pcomp03 - interactive technology in public


“Tap your card please”

When I just arrived at New York, I was so confused about how I should use my card. And I have to let people teach me in different occasions.

“Tap your card please.”

“Insert your card please.”

“Swipe your card please.”

“Show your card to me please.”
“No the other side with your face, thank you.”

Yes the last one is in Tisch building.

More importantly, even within the tapping option, there are still several choices ahead. For example, in the CS buiding I tap my card on left side of the electronic door, while in library I tap on top of the electronic door. And in student health center I tap on the table of front desk.





And I have some touble swiping the metroCard. I cannot find where to swipe because the grooves don’t have some special color, and it can’t be to fast or too slow but they don’t really tell you that.

Also, I don’t know if I should throw away my per-ride card or swipe it again or insert it somewhere to get off the subway station.


As Norman suggests, we are made to know how to interact with an object even with a glance on it, based on its affordance.

norman doors

So I start to think about the affordance of a card. What are we supposed to do with a small slice of paper/plastic?

First thing come into my mind is:






use as a sign



Interestingly, those happen to be all the interactive patterns I found when I googled “card” images. I never saw one swipe, insert or tap picture.

Let me boldly deduce that card are designed to be stored well, hold well, but not used well.

Because our fingers do not know how to swipe or insert a card natually. Maybe our ancestors do not do that in nature. And that’s a learned skill.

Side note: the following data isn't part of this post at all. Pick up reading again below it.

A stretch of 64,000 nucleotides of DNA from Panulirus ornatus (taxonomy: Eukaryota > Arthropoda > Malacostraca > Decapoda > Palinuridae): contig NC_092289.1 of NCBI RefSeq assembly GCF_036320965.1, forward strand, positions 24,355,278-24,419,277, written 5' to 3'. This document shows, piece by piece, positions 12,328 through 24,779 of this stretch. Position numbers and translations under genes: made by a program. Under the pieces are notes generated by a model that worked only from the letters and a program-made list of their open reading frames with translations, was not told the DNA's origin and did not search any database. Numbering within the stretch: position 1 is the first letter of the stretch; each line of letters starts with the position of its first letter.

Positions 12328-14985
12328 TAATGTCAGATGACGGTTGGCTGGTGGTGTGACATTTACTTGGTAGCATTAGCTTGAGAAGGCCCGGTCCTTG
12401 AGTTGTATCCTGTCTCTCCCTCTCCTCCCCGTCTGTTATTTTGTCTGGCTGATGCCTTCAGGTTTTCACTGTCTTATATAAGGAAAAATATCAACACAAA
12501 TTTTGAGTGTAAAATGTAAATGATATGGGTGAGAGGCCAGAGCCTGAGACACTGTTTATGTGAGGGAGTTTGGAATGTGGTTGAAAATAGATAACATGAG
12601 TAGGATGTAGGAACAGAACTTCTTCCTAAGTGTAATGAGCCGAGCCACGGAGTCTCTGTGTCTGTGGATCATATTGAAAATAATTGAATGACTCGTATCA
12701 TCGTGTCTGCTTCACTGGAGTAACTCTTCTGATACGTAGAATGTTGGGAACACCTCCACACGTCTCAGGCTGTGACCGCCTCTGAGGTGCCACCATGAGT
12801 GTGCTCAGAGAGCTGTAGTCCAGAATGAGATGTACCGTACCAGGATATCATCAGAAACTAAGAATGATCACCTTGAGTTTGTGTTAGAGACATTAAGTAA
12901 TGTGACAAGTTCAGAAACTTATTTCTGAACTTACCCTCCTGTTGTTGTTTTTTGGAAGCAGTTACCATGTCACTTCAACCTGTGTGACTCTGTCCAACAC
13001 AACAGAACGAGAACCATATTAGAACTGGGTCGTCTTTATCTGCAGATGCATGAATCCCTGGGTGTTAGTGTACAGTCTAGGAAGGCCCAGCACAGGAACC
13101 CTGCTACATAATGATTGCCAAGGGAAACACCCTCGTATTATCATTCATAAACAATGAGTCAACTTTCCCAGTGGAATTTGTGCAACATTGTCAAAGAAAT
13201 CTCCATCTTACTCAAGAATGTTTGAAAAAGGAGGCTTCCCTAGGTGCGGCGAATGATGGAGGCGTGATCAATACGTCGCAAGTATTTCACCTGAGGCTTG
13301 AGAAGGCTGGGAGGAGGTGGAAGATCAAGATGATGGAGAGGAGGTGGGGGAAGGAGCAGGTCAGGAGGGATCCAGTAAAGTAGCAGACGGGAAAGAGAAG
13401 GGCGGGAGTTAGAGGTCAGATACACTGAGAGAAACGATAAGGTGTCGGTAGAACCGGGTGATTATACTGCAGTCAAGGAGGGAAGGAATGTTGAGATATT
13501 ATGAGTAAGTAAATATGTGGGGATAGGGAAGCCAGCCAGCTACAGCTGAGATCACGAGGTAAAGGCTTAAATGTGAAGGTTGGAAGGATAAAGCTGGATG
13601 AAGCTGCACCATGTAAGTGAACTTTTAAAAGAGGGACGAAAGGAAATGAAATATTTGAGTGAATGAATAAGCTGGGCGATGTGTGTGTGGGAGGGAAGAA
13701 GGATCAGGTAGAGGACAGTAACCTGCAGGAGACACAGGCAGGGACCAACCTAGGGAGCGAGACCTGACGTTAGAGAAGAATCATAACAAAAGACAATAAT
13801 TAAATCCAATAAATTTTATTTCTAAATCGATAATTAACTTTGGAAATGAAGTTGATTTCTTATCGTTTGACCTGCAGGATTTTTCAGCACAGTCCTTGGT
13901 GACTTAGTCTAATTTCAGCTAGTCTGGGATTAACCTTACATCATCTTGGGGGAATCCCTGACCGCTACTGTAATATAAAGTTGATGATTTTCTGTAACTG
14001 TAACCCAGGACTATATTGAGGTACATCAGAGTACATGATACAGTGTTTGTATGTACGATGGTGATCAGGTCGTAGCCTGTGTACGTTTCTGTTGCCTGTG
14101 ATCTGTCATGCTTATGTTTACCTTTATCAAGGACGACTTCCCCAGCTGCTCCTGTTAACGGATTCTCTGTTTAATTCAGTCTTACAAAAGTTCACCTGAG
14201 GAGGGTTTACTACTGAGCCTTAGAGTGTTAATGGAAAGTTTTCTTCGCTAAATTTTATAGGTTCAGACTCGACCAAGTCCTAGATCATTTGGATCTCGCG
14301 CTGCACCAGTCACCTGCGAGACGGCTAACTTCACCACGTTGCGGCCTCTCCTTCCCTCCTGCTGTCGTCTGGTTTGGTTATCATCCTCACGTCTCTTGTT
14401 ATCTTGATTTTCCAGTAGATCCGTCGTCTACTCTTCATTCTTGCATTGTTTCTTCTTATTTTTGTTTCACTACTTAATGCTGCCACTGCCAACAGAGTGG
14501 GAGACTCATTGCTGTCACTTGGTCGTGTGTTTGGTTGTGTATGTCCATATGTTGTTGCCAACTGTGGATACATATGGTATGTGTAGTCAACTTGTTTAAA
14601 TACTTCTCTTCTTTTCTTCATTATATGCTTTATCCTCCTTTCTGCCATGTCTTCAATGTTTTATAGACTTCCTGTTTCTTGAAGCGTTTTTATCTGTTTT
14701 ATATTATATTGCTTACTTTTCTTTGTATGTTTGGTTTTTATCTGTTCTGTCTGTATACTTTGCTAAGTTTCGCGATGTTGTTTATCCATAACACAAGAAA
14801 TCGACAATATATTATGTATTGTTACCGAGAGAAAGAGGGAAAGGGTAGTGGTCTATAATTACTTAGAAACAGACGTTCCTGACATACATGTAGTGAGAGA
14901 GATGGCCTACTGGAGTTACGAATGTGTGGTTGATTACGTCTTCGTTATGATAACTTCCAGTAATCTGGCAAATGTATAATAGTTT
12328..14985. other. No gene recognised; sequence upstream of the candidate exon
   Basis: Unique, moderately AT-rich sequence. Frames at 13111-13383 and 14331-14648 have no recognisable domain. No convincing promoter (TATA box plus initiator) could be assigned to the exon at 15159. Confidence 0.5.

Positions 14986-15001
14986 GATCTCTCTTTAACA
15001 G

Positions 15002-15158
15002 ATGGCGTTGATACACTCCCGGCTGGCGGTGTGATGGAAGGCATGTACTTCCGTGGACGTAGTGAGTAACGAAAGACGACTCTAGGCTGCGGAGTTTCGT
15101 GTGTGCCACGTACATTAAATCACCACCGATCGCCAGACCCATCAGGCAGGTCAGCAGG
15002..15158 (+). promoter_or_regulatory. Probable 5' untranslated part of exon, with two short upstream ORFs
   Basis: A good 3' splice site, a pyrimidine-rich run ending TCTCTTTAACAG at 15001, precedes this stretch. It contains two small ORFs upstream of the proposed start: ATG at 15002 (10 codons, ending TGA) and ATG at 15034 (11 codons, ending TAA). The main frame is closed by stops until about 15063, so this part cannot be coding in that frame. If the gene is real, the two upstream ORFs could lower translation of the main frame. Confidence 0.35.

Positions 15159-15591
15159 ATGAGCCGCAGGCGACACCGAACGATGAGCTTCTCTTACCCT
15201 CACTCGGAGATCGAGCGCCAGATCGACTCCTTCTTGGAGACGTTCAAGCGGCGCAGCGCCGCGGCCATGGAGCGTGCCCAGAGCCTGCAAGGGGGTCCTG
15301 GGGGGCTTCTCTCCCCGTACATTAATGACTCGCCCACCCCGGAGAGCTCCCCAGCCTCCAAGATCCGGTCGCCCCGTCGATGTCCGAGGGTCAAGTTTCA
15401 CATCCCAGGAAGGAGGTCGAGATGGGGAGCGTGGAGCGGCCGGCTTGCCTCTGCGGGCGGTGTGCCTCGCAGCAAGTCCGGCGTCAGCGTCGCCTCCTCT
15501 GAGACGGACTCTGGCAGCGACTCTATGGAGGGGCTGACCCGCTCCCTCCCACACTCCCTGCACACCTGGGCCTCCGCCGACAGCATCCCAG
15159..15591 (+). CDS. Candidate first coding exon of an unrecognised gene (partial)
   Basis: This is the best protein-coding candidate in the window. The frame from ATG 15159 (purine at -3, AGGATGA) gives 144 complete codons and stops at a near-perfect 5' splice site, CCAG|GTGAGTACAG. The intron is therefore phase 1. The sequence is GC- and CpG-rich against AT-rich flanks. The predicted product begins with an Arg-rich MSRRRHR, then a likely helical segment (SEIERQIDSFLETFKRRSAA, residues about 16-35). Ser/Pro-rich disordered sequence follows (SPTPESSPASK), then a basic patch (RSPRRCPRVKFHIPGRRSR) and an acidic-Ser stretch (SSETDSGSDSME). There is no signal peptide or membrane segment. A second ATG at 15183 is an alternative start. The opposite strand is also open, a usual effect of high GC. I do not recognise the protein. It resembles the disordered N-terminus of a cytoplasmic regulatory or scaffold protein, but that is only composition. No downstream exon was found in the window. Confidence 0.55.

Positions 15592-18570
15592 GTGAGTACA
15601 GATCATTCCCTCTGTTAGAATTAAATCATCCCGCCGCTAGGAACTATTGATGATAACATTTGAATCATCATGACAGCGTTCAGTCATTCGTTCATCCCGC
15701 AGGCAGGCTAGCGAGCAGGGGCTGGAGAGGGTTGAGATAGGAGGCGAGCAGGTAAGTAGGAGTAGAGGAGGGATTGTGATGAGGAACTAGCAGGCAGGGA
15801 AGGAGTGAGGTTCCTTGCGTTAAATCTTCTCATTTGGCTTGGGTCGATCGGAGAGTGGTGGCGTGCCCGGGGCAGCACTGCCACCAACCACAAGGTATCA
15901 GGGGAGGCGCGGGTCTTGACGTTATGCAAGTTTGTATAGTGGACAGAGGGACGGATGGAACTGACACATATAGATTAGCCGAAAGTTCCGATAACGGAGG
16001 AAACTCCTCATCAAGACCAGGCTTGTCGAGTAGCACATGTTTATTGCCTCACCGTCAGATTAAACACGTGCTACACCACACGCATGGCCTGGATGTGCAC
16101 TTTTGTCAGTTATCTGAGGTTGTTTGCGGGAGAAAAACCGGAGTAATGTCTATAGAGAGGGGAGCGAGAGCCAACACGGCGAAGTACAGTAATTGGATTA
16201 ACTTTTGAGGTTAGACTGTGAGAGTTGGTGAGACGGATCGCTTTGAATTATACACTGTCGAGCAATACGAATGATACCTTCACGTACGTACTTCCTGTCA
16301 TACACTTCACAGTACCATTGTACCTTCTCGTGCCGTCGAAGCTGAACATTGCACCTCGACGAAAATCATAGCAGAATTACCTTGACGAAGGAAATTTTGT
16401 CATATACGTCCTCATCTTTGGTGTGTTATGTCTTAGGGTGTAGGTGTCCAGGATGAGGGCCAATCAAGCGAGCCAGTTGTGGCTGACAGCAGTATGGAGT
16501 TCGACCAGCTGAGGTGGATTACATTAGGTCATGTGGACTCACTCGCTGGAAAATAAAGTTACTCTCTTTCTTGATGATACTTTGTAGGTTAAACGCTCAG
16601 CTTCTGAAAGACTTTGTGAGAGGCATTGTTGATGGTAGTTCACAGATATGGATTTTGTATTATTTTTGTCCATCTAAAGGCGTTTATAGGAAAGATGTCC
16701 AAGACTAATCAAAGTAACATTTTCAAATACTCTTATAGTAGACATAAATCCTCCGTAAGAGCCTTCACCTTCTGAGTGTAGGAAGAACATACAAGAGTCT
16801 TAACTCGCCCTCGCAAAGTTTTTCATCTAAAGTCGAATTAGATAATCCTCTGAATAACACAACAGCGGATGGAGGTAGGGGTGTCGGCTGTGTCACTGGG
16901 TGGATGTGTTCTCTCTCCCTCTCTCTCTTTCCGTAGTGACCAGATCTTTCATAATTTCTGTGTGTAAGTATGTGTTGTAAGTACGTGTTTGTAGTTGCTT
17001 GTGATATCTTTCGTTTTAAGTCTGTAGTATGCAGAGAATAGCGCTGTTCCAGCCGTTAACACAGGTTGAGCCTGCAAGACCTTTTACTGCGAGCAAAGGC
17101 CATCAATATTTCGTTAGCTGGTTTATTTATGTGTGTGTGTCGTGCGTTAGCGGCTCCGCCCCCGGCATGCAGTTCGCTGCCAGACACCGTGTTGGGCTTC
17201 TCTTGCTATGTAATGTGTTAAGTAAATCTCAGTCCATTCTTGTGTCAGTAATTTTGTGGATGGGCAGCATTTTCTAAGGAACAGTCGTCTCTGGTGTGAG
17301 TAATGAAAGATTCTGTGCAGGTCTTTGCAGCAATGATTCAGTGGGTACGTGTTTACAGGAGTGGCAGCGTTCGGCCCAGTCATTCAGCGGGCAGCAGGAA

Maybe the reason why is magnetism is not something visible and obivious.

But since we cannot easily change affordance of cards, we may do something with the other part – the card reader.


For me, the key elements maybe:

make different card readers coherent

If one tap, all tap. If one tap in the front, all tap in the front.

make tap zone obivious

Maybe words, signs, pics…Let people know at one glance.

Another way to solve this problem may be: just get ride of the cards. Use phone or some inserted chips instead.


Inspirations from Norman(some notes)

These neurochemicals change the parameters of thought, adjusting such things as whether reason is primarily depth first (focused, not easily distracted) or breadth first (creative, out of the box thinking, but easily distractible).

Anxiety focuses the mind, reducing distractions.

If people are given small, unexpected gifts, afterwards they are able to solve problems that require creative thought better than people who were not given gifts.

Sometimes, of course, the tunnel vision can lead to harm, just as sometimes the broadening of the thought process can distract can prevent solution.

Start by considering tools meant for stressful situations, where the negative affect of the task leads to depth-first processing and, in the extreme case, tunnel vision.

Take a simple example – trying to escape a hazardous situation. Suppose that fleeing people encounter a door that won’t open. The anxiety-produced response is to try again harder. When the first push doesn’t open the door, press harder, kick, and even throw the body against it. In less stressful situations people might recognize that the correct solution is to pull instead of push, but not in high-anxiety producing ones. Designs intended for stressful situations have to pay special attention to matching the needs of the users, to making appropriate actions salient and easy to apply. In other words, the principles of good human-centered design are especially important in stressful situations.

So too should we not go back to ugly, ill-designed things. (Me: like windows XD)

Although the cognitive analyses of usability and function are important, so too is the affective analysis. Let the future of everyday things be ones that do their job, that are easy to use, and that provide enjoyment and pleasure.

True beauty in a product has to be more than skin deep, more than a façade. To be truly beautiful, wondrous, and pleasurable, the product has to fulfill a useful function, work well, and be usable and understandable.

Good design means that beauty and usability are in balance.

From attractive things work better by Norman